Actuarial examinations are considered very difficult to pass and the pass rates generally vary from 20% - 40% but not more. Also most exam takers are also working full-time, so managing the workload and simultaneously passing the exams can pose a real challenge. Having been through the same situation, I am putting down some study tips that I hope will be useful for readers. These are based on my own personal experiences and experiences of my colleagues and friends.
KNOW YOUR CONCEPTS
This is a well-known fact! You can never pass an actuarial examination until you are thoroughly familiar with the actuarial concepts. Only if one has understood the concepts clearly, can one apply them to a numerical problem.
Understanding concepts right from the first exam is very necessary as several examinations of later series build on concepts covered in earlier exams so it is important to have clarity of concepts right from the beginning.
KNOW HOW TO APPLY THE CONCEPTS
It is important to recognize that the actuarial examinations are not testing one’s knowledge of actuarial concepts presented in the study material; but they are testing one’s ability to apply those actuarial concepts in practical situations. They achieve this by testing students on numerical problems and case studies. To that extent, these examinations can be classified as application exams rather than theoretical exams.
So as application based exams, you have to know how to apply the concepts to numerical problems. The best way to do this is by doing lots of practice problems. Solve problems from all available past exams or from reference textbooks. Don’t glance through the problems but actually solve them - this helps improve speed of solving problems and helps clarify concepts further.
SEE THE BIG PICTURE
As students, it is very easy to remains focused only on the numerical details of the problems in the exam or on the specific formula to be learned without looking at the big picture. I used an effective method as follows: When you tackle a new concept, take a few minutes to think about what is the logic behind the concept, how does it co-exist with other concepts that you have learned about covered in the same or prior exams, have you faced this concept at work or heard any of your senior colleagues talk about it. Taking some time to dwell on this helps put things into perspective.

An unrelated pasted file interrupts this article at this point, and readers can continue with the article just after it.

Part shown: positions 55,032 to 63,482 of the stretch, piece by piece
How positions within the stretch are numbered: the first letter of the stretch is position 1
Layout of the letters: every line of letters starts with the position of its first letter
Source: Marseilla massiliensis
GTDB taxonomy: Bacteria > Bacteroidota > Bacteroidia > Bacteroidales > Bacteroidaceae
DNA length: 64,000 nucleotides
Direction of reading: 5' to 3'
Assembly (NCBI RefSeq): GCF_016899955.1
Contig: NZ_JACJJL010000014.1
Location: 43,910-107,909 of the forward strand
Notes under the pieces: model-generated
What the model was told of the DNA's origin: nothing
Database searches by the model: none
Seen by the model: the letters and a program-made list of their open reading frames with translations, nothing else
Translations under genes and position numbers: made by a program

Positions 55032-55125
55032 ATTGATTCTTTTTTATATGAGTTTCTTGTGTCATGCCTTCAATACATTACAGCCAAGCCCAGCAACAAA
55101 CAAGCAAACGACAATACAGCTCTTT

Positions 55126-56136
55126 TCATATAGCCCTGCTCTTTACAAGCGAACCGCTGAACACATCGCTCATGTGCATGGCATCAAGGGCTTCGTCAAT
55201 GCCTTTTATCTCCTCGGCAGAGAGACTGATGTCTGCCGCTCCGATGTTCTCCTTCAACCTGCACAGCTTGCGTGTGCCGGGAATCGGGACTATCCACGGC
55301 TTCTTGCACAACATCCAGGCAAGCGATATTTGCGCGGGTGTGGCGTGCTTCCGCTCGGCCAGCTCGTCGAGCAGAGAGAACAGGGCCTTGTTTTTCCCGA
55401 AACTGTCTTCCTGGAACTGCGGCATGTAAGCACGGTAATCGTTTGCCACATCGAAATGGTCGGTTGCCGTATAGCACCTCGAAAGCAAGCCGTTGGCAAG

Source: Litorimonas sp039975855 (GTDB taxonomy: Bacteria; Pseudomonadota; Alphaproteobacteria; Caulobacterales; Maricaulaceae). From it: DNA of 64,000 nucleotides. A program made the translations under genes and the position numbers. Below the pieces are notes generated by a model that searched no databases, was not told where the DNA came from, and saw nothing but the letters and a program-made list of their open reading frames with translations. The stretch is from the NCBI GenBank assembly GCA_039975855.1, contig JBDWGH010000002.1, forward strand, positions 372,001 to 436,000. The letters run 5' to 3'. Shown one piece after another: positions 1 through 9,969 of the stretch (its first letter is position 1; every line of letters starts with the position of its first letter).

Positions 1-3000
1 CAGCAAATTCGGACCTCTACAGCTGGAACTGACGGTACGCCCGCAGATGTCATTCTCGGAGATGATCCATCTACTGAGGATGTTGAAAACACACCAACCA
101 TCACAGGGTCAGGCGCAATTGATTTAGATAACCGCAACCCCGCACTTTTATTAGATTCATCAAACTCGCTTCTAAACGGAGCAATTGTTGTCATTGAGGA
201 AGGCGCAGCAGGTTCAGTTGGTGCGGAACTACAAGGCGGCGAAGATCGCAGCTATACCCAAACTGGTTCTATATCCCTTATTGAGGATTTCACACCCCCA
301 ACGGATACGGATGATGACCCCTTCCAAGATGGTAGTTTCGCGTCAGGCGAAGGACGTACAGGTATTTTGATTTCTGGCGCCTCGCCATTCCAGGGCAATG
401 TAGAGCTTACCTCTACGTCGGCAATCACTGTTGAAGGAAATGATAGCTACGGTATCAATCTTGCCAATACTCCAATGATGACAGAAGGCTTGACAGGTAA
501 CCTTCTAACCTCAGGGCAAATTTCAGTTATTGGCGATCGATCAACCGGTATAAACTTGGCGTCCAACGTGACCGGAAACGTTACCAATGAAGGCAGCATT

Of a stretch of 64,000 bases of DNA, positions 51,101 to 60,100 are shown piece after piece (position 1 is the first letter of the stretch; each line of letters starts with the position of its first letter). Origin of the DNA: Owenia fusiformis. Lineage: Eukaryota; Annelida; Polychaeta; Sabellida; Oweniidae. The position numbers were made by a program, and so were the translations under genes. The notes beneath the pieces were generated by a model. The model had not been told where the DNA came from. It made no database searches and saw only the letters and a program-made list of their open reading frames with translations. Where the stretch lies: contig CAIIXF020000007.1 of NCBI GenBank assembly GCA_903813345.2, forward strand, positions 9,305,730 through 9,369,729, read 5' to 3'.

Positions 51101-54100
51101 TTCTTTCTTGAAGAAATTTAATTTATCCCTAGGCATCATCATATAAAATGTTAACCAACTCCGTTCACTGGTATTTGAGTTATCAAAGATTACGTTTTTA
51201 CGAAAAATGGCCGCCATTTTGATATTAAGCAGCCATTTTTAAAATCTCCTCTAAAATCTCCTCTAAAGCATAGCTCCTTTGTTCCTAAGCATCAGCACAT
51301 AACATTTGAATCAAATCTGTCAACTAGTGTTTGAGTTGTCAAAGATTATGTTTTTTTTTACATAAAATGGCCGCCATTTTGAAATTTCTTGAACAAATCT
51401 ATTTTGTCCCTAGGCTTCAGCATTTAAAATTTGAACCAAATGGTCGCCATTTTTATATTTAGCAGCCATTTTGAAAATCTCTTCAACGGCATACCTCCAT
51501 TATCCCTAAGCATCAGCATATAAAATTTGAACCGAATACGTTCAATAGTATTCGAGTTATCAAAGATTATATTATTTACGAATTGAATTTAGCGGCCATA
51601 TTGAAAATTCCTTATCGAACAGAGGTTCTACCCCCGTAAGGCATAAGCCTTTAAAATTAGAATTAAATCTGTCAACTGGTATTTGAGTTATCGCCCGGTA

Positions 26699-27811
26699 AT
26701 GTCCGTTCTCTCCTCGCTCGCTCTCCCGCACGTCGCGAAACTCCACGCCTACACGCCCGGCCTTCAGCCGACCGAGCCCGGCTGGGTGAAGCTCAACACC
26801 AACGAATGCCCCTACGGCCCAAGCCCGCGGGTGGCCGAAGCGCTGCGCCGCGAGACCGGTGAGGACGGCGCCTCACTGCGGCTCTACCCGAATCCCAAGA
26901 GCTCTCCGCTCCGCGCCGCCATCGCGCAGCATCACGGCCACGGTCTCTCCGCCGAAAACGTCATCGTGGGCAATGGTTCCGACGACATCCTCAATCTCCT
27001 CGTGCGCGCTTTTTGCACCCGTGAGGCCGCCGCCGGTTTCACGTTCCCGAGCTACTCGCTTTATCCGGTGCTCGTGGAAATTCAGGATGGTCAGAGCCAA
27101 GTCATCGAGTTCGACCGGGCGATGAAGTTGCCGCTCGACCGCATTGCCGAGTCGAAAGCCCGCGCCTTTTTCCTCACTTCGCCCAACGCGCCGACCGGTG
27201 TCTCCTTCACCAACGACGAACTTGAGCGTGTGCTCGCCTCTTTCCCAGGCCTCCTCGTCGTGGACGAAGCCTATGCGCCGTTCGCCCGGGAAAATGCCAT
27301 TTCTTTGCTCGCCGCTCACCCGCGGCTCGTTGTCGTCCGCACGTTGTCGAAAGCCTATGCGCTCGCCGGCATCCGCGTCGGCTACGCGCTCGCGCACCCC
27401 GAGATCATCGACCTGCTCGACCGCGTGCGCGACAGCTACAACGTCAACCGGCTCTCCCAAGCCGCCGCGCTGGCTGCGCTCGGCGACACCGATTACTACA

Many students feel that it is not very necessary to do this, learning the formula or method to solve a problem by rote is mostly sufficient – but incorporating this method into your studying helps you retain this information longer and apply it with ease in the examination.
It is impossible to start studying at the last minute and pass an exam unless the exam concepts have been studied in a prior exam, or course in college. Actuarial concepts can be complicated and take time to seep in. Start early and give yourself enough time so that there is no panic learning at the last minute which invariably fails to serve its purpose.
LIVE AND BREATHE FOR THE EXAM
Live and breathe for the exam atleast four months before the exam date. Make it an integral part of your life and daily routine (be it half an hour or one hour a day).
Assign a specific part of the day for studies or accept that any free time available (be it half an hour at lunch or one hour in the morning before office) will be used to study. Don’t make excuses that they environment is not right or the time is not right. The less excuses you have, the more time you will have.
This way the concepts and exam material will slowly filter into your brain and over the time period of four months, things will be clear and in perspective.
Start a study-group at work – discuss with your colleagues who have already taken the exam, post questions on discussion forums and blogs, take second opinions of your understanding of concepts. Don’t try and be a lone warrior!